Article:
Estonian president congratulates Finland after final NATO bid ratification

President Alar Karis congratulating Finnish President Sauli Niinistö on the phone on Friday. March 31, 2023.
President Alar Karis congratulating Finnish President Sauli Niinistö on the phone on Friday. March 31, 2023. Source: Office of the President

Estonian President Alar Karis called Finnish counterpart Sauli Niinistö on Friday to congratulate Finland after Turkey's parliament approved a bill Thursday ratifying the former's bid to join NATO. Turkey was the last of 30 member states to greenlight Finland's accession to the alliance.

Speaking to the Finnish president, Karis welcomed the fact that Estonia will soon be able to greet its northern neighbor as a fellow ally, according to a press release.

"We look forward to Finland joining NATO soon," he said. "Your joining will complete our region's security."

The Estonian head of state described Finland as a capable ally that will be bringing additional military power to NATO.

"It's very important that there will soon be a NATO ally on the opposite shore of the Baltic Sea, which will also mean new opportunities for closer defense cooperation between the two countries," he said. "The more protected Finland is, the more protected Estonia is too, and vice versa. And the more NATO, the more security."

He likewise stressed the need for Sweden's own accession process to be completed swiftly as well.

"Our goal still remains for 32 NATO member states to be seated at the table at the alliance's Vilnius summit [this July]," Karis said, adding that now only Sweden is missing from a complete security map of the Baltic Sea.

Hungary approved Finland's NATO accession bid earlier this week.

NATO ambassadors signed the accession protocols for Finland and Sweden together at NATO headquarters on July 5, 2022.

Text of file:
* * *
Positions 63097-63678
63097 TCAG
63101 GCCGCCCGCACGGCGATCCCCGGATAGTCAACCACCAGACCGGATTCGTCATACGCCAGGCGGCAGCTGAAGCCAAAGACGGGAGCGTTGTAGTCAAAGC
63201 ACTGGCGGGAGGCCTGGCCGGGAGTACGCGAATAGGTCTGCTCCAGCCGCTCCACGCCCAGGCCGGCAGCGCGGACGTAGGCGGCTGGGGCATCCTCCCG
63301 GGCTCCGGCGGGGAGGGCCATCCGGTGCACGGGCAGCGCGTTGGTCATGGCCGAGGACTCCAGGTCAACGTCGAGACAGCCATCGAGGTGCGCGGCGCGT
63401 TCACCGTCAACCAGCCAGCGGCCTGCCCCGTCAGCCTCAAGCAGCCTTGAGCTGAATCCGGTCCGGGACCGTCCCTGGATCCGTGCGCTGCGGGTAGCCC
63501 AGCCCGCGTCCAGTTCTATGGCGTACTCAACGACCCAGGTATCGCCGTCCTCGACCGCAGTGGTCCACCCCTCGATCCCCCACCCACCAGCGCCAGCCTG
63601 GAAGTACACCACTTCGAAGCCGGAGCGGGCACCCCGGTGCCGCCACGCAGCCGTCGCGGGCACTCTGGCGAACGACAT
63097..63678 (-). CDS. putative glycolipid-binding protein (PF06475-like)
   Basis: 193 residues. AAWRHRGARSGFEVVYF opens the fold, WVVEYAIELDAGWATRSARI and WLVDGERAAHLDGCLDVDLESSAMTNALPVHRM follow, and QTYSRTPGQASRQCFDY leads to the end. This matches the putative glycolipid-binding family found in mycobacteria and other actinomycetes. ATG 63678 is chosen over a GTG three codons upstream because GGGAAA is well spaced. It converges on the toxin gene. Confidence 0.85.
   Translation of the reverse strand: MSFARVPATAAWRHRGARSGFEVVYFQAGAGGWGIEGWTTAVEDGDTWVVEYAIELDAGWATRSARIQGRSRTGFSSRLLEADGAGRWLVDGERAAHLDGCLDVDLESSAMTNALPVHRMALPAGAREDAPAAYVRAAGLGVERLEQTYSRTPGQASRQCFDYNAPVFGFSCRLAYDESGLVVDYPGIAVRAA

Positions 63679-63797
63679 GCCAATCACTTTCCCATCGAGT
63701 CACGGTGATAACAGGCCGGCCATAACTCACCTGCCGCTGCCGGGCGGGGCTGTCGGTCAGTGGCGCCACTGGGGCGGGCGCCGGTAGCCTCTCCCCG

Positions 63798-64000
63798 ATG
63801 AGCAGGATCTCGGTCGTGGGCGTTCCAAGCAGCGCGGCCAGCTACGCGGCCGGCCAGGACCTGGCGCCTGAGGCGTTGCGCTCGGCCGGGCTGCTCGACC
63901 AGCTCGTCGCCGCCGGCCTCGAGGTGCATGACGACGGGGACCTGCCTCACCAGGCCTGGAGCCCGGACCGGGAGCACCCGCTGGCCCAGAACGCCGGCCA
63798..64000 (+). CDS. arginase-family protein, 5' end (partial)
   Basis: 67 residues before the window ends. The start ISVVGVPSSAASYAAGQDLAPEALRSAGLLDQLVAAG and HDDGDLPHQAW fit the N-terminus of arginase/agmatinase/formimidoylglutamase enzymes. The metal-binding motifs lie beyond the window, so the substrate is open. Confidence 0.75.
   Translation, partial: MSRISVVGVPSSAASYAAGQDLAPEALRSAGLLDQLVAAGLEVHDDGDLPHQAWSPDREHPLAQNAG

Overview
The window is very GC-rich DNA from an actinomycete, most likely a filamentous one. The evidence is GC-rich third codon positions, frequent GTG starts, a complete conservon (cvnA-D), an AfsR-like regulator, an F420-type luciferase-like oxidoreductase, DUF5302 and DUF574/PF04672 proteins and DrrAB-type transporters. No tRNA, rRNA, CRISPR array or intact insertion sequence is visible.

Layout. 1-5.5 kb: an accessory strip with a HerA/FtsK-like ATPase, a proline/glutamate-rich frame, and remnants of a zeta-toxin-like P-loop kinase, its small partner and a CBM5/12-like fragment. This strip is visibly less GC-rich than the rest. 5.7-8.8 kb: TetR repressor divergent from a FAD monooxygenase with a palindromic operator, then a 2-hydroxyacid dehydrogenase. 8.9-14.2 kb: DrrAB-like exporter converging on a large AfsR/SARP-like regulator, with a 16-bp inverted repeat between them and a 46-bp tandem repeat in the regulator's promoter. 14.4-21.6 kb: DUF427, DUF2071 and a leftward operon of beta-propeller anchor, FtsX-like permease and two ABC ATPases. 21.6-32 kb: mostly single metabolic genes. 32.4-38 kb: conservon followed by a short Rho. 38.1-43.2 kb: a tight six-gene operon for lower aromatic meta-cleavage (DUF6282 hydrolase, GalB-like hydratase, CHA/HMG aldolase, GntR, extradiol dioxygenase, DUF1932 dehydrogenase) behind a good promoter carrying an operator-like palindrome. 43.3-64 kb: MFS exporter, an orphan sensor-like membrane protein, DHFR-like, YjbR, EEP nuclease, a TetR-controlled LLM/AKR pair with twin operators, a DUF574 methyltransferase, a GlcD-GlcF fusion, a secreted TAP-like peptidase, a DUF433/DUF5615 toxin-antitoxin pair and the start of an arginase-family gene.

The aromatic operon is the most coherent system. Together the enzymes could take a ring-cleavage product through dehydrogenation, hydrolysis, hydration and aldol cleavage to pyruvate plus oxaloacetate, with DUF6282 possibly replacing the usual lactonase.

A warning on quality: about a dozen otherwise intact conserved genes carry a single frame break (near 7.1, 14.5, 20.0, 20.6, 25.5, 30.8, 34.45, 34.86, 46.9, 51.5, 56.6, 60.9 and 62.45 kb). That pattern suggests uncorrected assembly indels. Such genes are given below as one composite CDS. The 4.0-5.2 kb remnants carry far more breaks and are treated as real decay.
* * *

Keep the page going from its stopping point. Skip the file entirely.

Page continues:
Together with Bulgaria, Latvia, Lithuania, Romania, Slovakia and Slovenia, Estonia itself officially joined NATO on March 29, 2004.

Sakkov: Still a few more steps to take

According to Estonian Ambassador to Finland and security expert Sven Sakkov, it will take another ten days or so following the approval by Turkey's parliament for Finland to officially become a member of NATO.

"There are still a few more steps to take," Sakkov told ERR on Friday. "Namely, the Turkish parliament's decision to ratify Finland's accession still needs to be signed by President Recep Tayyip Erdogan as well, following which it has to be published in Turkey's respective official publication."

After this, Turkey must, in accordance with the North Atlantic Treaty, deposit its instruments of ratification in the archives of the U.S. Department of State.

Once Turkey has completed these steps, NATO's secretary general will then formally issue Finland an invitation to join the alliance; only then can Finland deposit its own instruments of accession in Washington.

Sakkov explained that while the typical procedure involves the acceding state being the last to ratify its own accession, Finland has already done so ahead of time in light of its approaching parliamentary elections, which take place this Sunday, April 2.

"Under the Finnish Constitution, the acting government's decision-making powers are severely limited following elections," he noted.

Asked how many more days all of these additional steps could take, Sakkov said that as of right now, another week to ten days, noting that it's difficult to say when Turkey's ratification will hit Erdogan's desk.

"Then there will be a festive flag-raising ceremony in front of NATO Headquarters that will be sure to be lovely and moving," the ambassador said.

"And in that respect, the next biggest issue to address, of course, will be specifically how to help Sweden catch up to Finland in this process," he continued. "Because until Sweden hasn't completed this journey, a Sweden-shaped hole will remain in Northern Europe's security puzzle. And I believe there's hope that Sweden will indeed still be seated at the table by the Vilnius summit in mid-July."

Should Sweden's accession be approved in time as well, that would make for a total of 32 allies in NATO. "And Estonia can sit — as they're seated in alphabetical order — between Denmark and Finland," Sakkov added.


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Editor: Aili Vahtla

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